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MADISON - Adopting arguments made by attorneys from the Wisconsin Department of Justice, a federal judge on Tuesday denied convicted murderer Peter T. Kupaza's petition for release from state prison.
Wisconsin Attorney General J.B. Van Hollen applauded the decision. "This was a particularly brutal crime, and I'm pleased the federal district court found no grounds for his release," said Van Hollen. "Kupaza's life sentence is an appropriate punishment for his crimes."
In 2000, a Sauk County jury convicted Kupaza of murdering his cousin, Mwivano Mwambashi, dismembering her corpse and concealing it in the Wisconsin River. He received a life sentence in prison for the murder and a consecutive 5-year prison sentence for concealing Mwambashi's corpse.
After unsuccessfully challenging his convictions in Wisconsin state courts, Kupaza filed a petition for federal habeas corpus relief in the United States District Court for the Eastern District of Wisconsin. He alleged that his trial attorney failed to adequately challenge the testimony of a canine handler involved in the investigation. He also challenged the sufficiency of the evidence supporting his convictions, as well as the state courts' conclusion that any error in admitting the canine handler's testimony was harmless. Applying the standards governing federal review of state court decisions in criminal cases, United States District Judge C.N. Clevert, Jr., concluded that the state court decisions comported with federal constitutional law.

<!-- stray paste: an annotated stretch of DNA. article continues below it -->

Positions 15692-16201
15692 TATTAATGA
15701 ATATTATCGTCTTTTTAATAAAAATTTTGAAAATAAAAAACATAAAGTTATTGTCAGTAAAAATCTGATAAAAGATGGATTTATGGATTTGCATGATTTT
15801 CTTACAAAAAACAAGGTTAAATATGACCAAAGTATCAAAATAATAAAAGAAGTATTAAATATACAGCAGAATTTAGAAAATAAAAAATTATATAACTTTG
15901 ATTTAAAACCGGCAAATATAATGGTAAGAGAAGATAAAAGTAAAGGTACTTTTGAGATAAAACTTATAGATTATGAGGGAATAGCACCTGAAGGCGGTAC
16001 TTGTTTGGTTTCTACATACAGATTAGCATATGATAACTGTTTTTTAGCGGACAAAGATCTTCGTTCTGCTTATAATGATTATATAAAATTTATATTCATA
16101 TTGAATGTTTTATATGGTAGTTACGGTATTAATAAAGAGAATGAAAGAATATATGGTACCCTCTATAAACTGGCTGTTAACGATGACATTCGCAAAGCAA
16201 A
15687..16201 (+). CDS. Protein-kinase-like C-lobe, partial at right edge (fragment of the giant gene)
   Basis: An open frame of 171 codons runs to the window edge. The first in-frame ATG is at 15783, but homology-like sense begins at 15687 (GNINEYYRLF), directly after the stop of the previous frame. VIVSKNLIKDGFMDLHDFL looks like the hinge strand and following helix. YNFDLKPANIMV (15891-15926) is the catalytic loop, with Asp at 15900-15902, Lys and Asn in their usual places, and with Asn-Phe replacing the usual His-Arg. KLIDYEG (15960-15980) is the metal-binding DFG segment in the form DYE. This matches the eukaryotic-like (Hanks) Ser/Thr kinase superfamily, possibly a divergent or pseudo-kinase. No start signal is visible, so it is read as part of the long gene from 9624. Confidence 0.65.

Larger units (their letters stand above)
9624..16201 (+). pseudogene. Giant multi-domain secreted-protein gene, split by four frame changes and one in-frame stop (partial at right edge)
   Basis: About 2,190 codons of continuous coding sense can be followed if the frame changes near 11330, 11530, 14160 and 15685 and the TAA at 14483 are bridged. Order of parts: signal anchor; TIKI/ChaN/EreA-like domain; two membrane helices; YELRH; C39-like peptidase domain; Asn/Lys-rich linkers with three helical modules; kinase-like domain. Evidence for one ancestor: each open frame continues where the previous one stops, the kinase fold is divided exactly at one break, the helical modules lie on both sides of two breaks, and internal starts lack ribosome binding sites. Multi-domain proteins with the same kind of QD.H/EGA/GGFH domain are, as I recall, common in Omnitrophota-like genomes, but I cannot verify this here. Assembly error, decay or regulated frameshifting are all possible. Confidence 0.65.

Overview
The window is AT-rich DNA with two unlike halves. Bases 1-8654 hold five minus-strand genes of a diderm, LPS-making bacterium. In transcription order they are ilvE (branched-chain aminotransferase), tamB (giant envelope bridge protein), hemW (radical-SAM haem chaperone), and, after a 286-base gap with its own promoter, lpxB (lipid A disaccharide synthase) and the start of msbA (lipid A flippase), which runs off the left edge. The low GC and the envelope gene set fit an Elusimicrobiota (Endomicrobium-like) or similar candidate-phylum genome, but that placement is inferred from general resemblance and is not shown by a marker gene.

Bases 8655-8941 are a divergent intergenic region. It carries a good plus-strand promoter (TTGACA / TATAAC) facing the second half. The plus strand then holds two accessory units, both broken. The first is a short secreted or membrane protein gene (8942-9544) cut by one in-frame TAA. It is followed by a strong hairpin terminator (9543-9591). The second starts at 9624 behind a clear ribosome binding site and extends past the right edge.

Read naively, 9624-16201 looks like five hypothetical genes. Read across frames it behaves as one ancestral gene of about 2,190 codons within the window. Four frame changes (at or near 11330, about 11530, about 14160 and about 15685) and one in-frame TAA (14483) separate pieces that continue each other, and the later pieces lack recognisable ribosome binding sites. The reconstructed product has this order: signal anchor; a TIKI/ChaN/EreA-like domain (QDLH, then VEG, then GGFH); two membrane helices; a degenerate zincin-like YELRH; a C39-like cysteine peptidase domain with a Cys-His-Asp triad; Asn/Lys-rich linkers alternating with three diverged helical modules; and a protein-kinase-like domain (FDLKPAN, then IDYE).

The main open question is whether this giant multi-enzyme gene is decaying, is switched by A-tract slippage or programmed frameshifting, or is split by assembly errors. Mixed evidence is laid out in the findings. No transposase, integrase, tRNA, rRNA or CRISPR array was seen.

Peter T. Kupaza remains incarcerated at the Dodge Correctional Institution in Waupun, Wisconsin. The Sauk County District Attorney's Office prosecuted Kupaza in state circuit court. Assistant Attorneys General Gregory M. Weber and Sally L. Wellman represented the State of Wisconsin in Kupaza's appellate and federal court proceedings.